It is also the winner of the National Book Award, the Boston Globe-Horn Book Award and is a New York Times bestseller, with over one million copies sold.
As of 2021, it was frequently “banned and challenged for profanity, sexual references and use of a pejorative term”.
7. Me and Earl and Jesse Andrews’ Dying Daughter
“Me and Earl and the Dying Girl” by Jesse Andrews is a fictional novel that follows high school Greg Gaines as he attempts to slip under the radar with his friend Earl – a mission that fails when he bonds with friendship with Rachel Kushner, who is dying. of cancer.
The book, published in 2012, is a New York Times bestseller, according to publisher Abrams Books. It was also made into a movie in 2015, starring Thomas Mann, Olivia Cooke, RJ Cyler and Jon Bernthal.
In 2021, the book was frequently “banned and challenged because it was considered sexually explicit and demeaning to women”, according to the ALA.
8. Toni Morrison’s bluest eye
Toni Morrison’s “The Bluest Eye” follows 11-year-old Pecola Breedlove, a black girl growing up in Ohio in 1941. The title comes from Pecola’s wish to have blue eyes, to escape the phrase “ugly.” for her dark skin; the novel itself focuses on the racism and tragedy that fuel Pecola’s desire to appear different.
The book, first published in 1970 by Holt, Reinhardt and Winston, is considered a classic. It won the Nobel Prize for Literature in 1993 and is a national bestseller.
The book was contested and banned for several decades, and was the 10th most banned book on the ALA’s “100 Most Banned and Contested Books” list for 2010-2019. He was 15th on the list for 2000-2009 and 34th on the list for 1990-1999.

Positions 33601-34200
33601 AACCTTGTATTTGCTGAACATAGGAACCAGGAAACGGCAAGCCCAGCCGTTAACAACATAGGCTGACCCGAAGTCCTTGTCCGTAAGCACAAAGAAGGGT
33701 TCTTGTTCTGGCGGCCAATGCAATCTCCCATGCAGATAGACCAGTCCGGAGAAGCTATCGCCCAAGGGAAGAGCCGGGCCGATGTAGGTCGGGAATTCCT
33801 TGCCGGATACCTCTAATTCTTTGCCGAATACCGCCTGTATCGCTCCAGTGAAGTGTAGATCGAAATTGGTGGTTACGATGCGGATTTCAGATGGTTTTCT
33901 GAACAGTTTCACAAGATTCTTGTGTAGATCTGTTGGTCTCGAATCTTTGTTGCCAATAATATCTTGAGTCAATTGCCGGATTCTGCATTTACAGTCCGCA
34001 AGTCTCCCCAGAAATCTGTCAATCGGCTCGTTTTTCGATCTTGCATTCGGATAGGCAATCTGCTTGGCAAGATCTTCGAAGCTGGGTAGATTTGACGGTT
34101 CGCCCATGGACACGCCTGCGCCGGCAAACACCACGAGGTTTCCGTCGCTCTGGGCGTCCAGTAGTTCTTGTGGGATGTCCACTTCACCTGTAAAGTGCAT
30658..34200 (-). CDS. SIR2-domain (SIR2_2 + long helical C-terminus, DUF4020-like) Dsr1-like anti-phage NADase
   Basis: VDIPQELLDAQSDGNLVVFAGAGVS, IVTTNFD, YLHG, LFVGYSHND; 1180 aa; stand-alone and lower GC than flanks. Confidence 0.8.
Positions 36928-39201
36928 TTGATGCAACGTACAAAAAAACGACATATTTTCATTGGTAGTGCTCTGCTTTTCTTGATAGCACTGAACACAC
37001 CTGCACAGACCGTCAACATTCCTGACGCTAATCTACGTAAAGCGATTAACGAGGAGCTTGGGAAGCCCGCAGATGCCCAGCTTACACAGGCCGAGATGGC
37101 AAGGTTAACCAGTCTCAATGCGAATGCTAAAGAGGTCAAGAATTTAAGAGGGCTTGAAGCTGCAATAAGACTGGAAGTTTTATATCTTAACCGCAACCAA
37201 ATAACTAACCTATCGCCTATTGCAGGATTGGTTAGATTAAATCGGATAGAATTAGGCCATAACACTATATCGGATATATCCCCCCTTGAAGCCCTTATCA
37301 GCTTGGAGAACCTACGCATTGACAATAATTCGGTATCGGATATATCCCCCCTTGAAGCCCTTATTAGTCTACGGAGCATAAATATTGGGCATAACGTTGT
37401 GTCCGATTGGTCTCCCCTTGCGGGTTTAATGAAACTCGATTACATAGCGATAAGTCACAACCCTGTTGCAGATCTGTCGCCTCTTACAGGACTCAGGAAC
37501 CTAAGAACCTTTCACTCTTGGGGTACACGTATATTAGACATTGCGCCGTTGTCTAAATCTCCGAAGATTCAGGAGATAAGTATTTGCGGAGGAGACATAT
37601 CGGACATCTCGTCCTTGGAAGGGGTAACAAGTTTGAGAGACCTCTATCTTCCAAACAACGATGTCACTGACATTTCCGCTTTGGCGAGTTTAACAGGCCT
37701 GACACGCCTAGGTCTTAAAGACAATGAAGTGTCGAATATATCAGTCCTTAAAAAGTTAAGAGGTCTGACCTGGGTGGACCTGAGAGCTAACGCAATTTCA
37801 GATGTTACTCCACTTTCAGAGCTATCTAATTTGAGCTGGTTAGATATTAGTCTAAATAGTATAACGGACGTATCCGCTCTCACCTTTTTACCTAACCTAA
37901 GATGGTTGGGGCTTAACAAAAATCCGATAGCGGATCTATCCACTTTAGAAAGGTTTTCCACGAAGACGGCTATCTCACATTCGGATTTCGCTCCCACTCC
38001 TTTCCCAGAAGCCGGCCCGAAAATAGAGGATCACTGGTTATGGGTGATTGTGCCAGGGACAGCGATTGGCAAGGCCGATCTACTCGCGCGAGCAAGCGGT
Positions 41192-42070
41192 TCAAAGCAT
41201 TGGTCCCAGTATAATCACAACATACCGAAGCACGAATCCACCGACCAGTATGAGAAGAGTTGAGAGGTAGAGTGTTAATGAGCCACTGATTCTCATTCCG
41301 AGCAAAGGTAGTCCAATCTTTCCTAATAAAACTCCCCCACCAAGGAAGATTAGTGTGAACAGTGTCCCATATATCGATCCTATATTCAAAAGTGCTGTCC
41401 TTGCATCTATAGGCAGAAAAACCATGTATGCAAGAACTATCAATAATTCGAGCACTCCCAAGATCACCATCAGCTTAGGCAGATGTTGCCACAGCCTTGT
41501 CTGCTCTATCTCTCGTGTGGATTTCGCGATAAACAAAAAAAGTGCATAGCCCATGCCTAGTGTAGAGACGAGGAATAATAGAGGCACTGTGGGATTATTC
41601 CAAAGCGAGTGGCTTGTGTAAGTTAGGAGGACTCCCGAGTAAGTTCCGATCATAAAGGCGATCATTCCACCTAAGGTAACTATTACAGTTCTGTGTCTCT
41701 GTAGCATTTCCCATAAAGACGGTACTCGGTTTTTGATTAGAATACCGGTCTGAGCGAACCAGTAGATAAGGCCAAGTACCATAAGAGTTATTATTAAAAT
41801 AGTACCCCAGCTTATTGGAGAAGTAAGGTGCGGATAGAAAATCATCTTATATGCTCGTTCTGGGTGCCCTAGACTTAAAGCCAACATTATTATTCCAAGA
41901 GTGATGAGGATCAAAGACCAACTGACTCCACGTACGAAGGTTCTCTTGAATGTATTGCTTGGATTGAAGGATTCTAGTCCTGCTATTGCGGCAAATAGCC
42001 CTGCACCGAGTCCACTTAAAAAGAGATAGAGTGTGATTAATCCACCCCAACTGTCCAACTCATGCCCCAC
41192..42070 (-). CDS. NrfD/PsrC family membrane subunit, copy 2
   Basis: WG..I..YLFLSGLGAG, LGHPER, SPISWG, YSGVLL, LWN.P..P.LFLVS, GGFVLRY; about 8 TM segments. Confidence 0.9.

As of 2021, the book has been frequently “banned and challenged because it depicts child sexual abuse and was considered sexually explicit,” according to the ALA.
9. This Book Is Gay by Juno Dawson
“This Book is Gay” by Juno Dawson is a non-fiction book on sexuality and gender, “for anyone who has ever dared to ask questions” about the topics, regardless of their own sexuality and background. genre, according to the book’s publisher Sourcebooks.
The book, published in 2014, was voted best book of the year by the Guardian in 2018.
In 2021, the book has been frequently “banned, challenged, moved, and restricted for providing sex education and LGBTQIA+ content,” according to ALA.
10. Beyond Magenta by Susan Kuklin
“Beyond Magenta” by Susan Kuklin is a non-fiction book featuring interviews with six transgender or neutral teenagers, describing their lives before, during and after their transitions.
The book, published in 2014, received star-studded reviews from Booklist and Kirkus Reviews.
In 2021, the book was frequently “banned and challenged for LGBTQIA+ content and because it was considered sexually explicit,” according to the ALA.